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Ismene in transit

  • 18 June 2019


Selected poems


Ismene in transit, Doha


I step on the moving walkway. I am taken

by that dark river, past an army of shades

standing on the wrong bank with brooms, with mops,

with plastic bin liners. The women

are not veiled, the men don't stop

to look at the golden boys kicking

footballs on giant screens. But they are not

shades: each one I pass is a person,

held here by decree, by a boulder placed

across the mouth. If I walk through a temple

built by slaves, (sending a pittance home

to countries too poor for anyone

to bother waging war over), if I walk

through that temple— even if I see the truth

and look those people right in the eye — if I walk

through that temple, then, who am I? I am

moving through this terminal, not

walking. I am conveyed: a western purse

packed inside expensive luggage, fooled

into believing my own volition —

I could be falling down a well. I breathe

and I remember all that I see, a small stone

falling down the deepest well. No solid ground

to stand upon. Stepping off, I feel my feet swell.



These men are pristine in white, showcased

like fussy and urgent brides. They sucked

the oxygen out of the lounge. Oh, I was sure

I wouldn't banish myself to the family room,

wouldn't bend to the euphemism, but here

I am. Alone, I can breathe in this shabby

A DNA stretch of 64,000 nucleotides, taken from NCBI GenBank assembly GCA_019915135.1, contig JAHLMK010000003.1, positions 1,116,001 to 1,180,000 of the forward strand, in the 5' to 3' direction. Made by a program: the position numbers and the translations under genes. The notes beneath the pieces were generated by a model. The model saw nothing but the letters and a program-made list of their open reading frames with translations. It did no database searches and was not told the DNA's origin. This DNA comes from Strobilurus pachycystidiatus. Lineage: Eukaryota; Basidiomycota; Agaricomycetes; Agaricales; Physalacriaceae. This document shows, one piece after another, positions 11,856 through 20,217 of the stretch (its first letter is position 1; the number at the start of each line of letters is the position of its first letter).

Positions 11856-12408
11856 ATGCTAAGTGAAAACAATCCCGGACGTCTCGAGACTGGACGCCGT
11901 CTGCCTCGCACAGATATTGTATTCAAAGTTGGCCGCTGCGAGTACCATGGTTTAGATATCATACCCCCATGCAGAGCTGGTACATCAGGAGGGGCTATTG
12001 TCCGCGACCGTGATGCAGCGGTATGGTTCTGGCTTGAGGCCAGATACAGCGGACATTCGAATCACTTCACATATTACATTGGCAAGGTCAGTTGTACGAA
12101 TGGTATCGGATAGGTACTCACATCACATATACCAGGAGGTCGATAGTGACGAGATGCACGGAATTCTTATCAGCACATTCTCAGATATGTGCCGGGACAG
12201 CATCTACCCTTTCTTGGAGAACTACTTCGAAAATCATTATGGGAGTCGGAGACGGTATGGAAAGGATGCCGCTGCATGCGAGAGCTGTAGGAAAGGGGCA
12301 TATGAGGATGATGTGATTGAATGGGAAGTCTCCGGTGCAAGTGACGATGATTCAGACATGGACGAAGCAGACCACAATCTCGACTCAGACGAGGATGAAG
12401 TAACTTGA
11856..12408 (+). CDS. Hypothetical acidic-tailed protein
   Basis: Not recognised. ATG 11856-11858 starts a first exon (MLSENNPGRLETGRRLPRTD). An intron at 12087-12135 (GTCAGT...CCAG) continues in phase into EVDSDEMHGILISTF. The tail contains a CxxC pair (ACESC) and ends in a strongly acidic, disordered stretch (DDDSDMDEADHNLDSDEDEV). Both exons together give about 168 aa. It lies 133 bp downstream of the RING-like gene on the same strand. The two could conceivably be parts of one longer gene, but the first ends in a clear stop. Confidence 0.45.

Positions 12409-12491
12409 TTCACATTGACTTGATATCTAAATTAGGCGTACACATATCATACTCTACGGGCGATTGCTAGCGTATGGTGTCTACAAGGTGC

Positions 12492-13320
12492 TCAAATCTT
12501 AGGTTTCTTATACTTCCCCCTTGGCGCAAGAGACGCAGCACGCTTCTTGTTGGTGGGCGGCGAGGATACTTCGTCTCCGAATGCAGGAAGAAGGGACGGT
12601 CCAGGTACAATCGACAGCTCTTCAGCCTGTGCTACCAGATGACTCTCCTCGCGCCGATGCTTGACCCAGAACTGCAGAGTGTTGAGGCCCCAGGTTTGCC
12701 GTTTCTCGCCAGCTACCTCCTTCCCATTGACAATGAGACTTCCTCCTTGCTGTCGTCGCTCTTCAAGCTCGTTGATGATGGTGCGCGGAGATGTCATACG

small room, nothing like the palace of servants

and alcohol and sweet delights just outside,

the blinds and curtains drawn tight. I lost

my nerve — tonight there were no phlegmatic

businessmen. I need only a sprinkling,

British and Australian passports are best: lumbering, loud, immune to the spell, drinking beer

and goading each other about the rugby score

though they have never met before and may

never meet again. They cut the tension,

give me cover. The British man, last time,

aware of the service he provided

while he cheered on his beloved Pakistani

cricket team (exiled here, in frank and dusty luxury),

he nodded over the screen of his laptop, and then,

had no further interest in me, which is just

what I want. The glory of civic space —

impossible to recall the taste when it's gone.



As if ripped out of my own chest,

a bird shoots up from behind the sofa, up

to the filthy skylight where a red streak

of dawn anchors the desert sky. It hurls

itself against the glass, hard, then falls,

spinning and cartwheeling like a shot down

plane. Twitches on the family room carpet,

one wing bent at an angle that must be wrong.

I begin to cry out but hold that